As a Dad, I’ve learned the greatest thing you can do for yourself is to admit that you don’t have every answer in the book. In other words, to admit you are stupid about some things some of the time.
Admitting it to yourself is a good start, but showing it and communicating it to others is a bigger step and a crucial one. I’m not saying you have to jump into all your social media accounts and go crazy announcing it everywhere. I am saying you need to admit it to your trusted circle, because chances are they already know it… and your kids definitely do.
This isn’t easy to admit to yourself. So much of our culture points to the need for perfection. Instagram filters, plastic surgery, comments made, eyes rolled, and diet programs pushed are all examples of how we second guess ourselves and hide the imperfections and only work on them in private. Young children aren’t aware of these influences though. They just see a parent who is there to help them get dressed, read a book, or help them with math.
This past week, my daughter came home talking about math and doing 10 frames. I glanced to my wife, and she gave a brief shrug. I looked back to my daughter and asked a common question in our household, “Can you say more about it, please?”
This question works wonders with our three year old, who has a slight speech impediment and often by getting her to speak more, we can discern her meaning by context. With my six year old, more explaining just led me to asking her to bring out her homework. She gave me a sly look, and said, “You don’t know what 10 frames are, do you, Dad?”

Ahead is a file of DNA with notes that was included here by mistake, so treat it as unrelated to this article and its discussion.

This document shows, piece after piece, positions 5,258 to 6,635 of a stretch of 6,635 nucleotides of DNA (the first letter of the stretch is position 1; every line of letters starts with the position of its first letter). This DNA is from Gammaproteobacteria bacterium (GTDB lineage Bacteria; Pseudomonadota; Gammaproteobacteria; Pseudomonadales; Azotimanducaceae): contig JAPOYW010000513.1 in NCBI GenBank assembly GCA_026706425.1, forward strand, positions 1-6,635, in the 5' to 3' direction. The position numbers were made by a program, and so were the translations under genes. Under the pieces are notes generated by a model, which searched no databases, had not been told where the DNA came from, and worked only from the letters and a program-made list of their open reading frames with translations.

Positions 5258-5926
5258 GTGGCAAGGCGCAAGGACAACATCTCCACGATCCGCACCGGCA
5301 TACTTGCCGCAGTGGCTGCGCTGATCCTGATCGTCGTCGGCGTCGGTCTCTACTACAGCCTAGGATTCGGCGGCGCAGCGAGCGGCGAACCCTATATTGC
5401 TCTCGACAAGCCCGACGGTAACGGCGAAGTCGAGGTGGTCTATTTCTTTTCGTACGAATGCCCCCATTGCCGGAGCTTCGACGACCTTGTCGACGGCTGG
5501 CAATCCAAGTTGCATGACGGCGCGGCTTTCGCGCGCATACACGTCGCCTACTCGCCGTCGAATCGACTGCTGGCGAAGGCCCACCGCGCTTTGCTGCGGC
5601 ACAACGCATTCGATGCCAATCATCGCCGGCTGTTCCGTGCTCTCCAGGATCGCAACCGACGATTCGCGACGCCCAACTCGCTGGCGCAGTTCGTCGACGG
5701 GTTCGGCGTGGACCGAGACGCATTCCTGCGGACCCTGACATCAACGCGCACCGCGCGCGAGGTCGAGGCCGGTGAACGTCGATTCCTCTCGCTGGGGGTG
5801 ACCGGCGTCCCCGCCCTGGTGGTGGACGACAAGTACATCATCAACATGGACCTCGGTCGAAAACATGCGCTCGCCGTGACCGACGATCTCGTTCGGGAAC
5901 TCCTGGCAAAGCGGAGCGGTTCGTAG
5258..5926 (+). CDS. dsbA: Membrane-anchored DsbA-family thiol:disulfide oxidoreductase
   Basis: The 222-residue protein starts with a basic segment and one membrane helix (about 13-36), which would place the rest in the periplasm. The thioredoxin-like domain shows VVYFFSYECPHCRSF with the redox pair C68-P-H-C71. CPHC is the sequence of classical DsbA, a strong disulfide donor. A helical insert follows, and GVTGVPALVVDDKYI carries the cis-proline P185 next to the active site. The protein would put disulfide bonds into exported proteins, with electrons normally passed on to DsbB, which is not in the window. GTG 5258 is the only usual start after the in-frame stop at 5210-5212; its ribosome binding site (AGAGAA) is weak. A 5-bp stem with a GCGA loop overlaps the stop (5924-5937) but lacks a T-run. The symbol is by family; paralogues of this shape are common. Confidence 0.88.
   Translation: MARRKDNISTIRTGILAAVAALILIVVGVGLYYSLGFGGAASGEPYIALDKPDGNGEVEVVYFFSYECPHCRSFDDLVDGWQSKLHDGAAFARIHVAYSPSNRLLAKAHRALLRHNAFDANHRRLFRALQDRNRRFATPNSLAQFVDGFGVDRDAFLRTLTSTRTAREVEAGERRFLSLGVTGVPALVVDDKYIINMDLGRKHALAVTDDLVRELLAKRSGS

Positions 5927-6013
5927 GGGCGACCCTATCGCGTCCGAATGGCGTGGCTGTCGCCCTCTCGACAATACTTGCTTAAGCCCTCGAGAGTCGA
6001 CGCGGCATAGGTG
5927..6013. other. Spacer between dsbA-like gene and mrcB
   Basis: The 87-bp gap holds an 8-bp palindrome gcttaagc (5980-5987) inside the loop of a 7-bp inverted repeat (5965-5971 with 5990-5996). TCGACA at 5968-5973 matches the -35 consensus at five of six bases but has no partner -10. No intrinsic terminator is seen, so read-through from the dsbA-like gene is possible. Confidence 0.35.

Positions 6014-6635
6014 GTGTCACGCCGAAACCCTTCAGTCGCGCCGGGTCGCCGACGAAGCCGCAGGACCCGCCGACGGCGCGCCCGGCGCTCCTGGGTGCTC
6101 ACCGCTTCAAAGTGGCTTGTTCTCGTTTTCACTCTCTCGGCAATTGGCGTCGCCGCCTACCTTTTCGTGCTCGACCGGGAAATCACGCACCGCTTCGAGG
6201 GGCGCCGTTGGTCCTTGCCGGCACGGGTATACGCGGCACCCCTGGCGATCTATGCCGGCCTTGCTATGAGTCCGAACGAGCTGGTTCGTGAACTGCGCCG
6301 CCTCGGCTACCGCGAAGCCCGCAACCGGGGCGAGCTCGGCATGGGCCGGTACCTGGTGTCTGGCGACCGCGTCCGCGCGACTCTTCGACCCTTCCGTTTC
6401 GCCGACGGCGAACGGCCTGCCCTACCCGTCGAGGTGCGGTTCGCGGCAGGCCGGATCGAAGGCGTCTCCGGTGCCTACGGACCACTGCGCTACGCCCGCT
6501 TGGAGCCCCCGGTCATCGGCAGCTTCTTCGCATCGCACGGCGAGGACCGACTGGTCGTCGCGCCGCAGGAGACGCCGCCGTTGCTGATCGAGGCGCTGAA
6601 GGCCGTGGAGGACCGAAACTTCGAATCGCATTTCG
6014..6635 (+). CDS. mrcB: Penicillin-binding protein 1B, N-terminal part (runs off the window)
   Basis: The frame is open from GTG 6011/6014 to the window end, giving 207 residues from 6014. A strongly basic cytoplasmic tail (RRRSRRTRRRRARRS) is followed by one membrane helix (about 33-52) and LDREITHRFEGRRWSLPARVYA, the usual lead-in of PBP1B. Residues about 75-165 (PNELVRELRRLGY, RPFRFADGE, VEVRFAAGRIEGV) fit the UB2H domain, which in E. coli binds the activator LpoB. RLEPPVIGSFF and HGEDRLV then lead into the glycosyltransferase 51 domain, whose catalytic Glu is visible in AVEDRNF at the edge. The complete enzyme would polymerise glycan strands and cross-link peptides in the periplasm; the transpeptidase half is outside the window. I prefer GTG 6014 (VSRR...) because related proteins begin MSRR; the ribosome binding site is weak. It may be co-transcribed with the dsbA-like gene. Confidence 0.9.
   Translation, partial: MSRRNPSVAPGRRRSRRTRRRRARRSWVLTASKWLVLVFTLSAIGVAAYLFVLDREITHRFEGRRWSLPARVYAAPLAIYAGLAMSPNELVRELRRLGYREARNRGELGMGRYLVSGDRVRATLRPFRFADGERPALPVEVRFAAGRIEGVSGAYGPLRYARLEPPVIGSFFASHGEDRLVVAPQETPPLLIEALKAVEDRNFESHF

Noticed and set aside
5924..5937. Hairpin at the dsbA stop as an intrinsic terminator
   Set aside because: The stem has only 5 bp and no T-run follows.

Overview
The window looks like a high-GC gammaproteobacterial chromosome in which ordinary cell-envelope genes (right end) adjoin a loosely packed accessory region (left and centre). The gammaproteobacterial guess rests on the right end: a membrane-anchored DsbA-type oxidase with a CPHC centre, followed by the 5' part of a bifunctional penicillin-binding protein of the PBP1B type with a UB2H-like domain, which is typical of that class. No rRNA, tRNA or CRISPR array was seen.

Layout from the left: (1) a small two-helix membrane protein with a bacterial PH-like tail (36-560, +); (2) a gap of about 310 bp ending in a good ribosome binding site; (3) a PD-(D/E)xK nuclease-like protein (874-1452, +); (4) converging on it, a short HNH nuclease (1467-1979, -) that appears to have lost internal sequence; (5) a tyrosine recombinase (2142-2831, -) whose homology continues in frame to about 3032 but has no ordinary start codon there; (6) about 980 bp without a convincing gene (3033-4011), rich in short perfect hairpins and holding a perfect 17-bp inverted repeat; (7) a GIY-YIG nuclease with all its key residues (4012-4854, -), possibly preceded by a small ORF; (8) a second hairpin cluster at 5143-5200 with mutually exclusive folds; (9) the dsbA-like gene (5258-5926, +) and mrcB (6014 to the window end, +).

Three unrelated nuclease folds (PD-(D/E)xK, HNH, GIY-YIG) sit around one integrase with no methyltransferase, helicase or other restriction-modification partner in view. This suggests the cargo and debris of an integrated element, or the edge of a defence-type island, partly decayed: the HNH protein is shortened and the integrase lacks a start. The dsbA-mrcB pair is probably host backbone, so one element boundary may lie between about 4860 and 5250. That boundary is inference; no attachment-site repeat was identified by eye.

In the end, we worked it out, and I learned the 10 frames is a WAY easier approach to addition than I remembered learning. But the fact was, I was trying to hide my lack of understanding, and my eldest figured it out pretty quickly.
While this was an easy lesson to learn, others have been harder to swallow. Pride and self-image have impeded my ability to be a good husband and father, especially in the early days when most of my friends were not dads yet.
So a few years ago, my friend and I began a Facebook group called Dads with Daughters to share experiences and help dads become better dads. Today, we have over 110,000 global members. We’ve got brand-new dads, grand-dads, and a bunch of us in between figuring it all out. We’ve set strict rules to hold the trolls at bay so that the space is civil and dialogue is more common than debate, at least most of the time.
The same day I began writing this reflection, a young dad submitted a post that the moderators, and we hesitated to approve it. Then we realized he needed to be taught a lesson about learning the expectations of fatherhood.
His post started with, “My women” and continued with an excerpt from a text from her that demanded he be more participatory and attentive at home. We braced ourselves for the comments and prepared ourselves to remove quite a few and potentially remove the post if it got too many toxic responses.